If one merchant may employ his own private agent to seek and communicate such information (3 Denio, 110), there is no legal objection to the combination or union of two or more in the employment of the same agent. And, as a consequence, if an agent may act for several, he may make the pursuit of such information his occupation, and receive from those who desire to avail themselves of his services and his knowledge acquired in such occupation a compensation therefor.
In short, the inquiry is not, how did the defendant acquire the information, nor whether he received compensation for the information he had gained, but was the occasion one which justified him in giving such information as he possessed to the applicant.
It is observed by INGRAHAM, J., in Taylor v. Church (1 E.D. Smith, 283), in speaking of a business such as that in which the defendant is engaged, and which is called a mercantile agency: "Such establishments, properly conducted, and giving only correct information, are of the highest importance, not only to the parties immediately concerned, but to the mercantile community."
In my opinion, the right of the plaintiff to recover does not at all depend on the question whether the defendant was pursuing this business for gain, but on the same principles as if he had been in the same business with the witness who applied to him and had made the same communication.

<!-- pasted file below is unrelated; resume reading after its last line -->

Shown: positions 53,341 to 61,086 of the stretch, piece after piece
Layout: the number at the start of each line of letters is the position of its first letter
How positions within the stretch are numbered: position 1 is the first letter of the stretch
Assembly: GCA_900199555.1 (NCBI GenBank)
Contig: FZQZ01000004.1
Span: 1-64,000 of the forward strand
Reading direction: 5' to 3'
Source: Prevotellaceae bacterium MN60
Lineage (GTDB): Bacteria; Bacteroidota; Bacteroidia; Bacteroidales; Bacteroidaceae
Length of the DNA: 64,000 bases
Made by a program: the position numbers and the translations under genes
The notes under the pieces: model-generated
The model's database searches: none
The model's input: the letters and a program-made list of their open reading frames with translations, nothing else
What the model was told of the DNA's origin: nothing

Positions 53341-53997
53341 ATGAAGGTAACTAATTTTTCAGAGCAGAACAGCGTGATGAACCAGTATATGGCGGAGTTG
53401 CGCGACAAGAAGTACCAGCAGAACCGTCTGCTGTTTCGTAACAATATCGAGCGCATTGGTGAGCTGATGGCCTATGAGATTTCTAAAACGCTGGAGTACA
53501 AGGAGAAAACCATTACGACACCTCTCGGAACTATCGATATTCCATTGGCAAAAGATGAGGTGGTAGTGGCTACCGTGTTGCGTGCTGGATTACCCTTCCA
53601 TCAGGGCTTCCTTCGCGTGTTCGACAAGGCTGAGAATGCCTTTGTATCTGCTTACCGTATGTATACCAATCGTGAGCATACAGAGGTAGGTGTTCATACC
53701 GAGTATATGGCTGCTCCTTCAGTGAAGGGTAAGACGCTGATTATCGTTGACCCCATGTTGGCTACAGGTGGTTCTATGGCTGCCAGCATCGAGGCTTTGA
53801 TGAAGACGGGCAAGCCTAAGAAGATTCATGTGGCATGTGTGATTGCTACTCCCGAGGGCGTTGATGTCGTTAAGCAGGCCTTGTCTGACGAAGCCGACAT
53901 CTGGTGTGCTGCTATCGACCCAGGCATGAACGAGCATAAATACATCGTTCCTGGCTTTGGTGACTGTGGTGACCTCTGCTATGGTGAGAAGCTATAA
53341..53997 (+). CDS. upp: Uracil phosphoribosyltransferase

There was not the slightest evidence of malice. On the contrary, the defendant took precautions (by declining to answer in writing) to prevent his communication passing to the knowledge of any but the applicant himself.
The proof that he had "given out" the same information to others was not material. That was not the slander for which the action was brought, and it did not tend to prove that he was actuated by malice in giving the information to the applicant. Indeed, in the connection in which the statement of the defendant that he had given it out to some others was made, it simply warranted the inference that other applicants similarly situated had received the same information. If so, the defendant acted in those instances, as in this, in mere discharge of his duty to his employers.
The animadversions of the counsel for the appellant are eminently just when applied to any who, in the hope of gain, for their own emolument, in bad faith, make traffic the good name and reputation of others. But I cannot concede that in the large population of a crowded city, and in a mercantile community where false representations, fraud, dishonesty and insolvency are easily concealed and but imperfectly known, or known to but few when detected, where it is easy for strangers to practice upon the unwary or unsuspecting, a business is to be characterized as unworthy which aims only to give correct information to those whose interests entitle them to seek it wherever it may be had.
The judgment should be affirmed.
All the judges concurring, except GROVER, J.,